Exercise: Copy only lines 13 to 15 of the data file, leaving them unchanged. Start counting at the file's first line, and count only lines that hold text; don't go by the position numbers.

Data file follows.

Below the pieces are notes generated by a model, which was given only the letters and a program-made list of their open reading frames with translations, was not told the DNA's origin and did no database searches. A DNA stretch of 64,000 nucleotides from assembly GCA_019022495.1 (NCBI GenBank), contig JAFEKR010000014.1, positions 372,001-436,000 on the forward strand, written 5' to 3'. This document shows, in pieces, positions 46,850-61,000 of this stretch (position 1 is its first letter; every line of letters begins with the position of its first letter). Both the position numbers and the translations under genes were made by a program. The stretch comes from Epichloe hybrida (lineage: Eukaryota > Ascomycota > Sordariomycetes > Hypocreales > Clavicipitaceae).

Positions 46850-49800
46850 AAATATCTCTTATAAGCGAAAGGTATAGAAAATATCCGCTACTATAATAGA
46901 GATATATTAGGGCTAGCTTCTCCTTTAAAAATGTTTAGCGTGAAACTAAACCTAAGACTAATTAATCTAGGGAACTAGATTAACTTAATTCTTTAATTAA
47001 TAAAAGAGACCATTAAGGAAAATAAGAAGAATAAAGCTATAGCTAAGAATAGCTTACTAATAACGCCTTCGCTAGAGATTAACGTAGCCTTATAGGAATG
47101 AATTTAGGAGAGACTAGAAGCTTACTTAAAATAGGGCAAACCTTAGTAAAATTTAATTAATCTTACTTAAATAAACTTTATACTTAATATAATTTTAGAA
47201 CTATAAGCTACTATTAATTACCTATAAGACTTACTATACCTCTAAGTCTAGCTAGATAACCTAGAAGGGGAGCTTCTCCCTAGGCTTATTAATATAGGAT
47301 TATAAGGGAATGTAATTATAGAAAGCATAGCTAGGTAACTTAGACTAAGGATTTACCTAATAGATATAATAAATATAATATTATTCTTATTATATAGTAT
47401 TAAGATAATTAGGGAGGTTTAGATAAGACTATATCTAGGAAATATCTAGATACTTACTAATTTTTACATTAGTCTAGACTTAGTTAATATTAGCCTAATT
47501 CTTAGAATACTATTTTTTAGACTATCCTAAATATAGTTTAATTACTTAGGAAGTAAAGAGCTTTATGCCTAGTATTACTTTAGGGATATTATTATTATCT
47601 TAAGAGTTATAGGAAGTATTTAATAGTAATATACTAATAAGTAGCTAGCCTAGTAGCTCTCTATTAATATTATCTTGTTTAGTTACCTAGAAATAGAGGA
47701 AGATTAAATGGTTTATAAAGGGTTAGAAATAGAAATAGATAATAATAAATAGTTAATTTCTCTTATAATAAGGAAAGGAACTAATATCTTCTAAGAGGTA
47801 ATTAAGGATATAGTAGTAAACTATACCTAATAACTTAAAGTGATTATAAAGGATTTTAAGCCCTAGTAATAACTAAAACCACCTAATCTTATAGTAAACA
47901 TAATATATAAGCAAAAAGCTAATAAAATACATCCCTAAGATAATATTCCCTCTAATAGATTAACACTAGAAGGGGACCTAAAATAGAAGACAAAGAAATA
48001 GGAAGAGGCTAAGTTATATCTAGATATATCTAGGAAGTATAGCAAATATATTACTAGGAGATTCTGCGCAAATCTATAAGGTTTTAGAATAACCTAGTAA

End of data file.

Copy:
47801 ATTAAGGATATAGTAGTAAACTATACCTAATAACTTAAAGTGATTATAAAGGATTTTAAGCCCTAGTAATAACTAAAACCACCTAATCTTATAGTAAACA
47901 TAATATATAAGCAAAAAGCTAATAAAATACATCCCTAAGATAATATTCCCTCTAATAGATTAACACTAGAAGGGGACCTAAAATAGAAGACAAAGAAATA
48001 GGAAGAGGCTAAGTTATATCTAGATATATCTAGGAAGTATAGCAAATATATTACTAGGAGATTCTGCGCAAATCTATAAGGTTTTAGAATAACCTAGTAA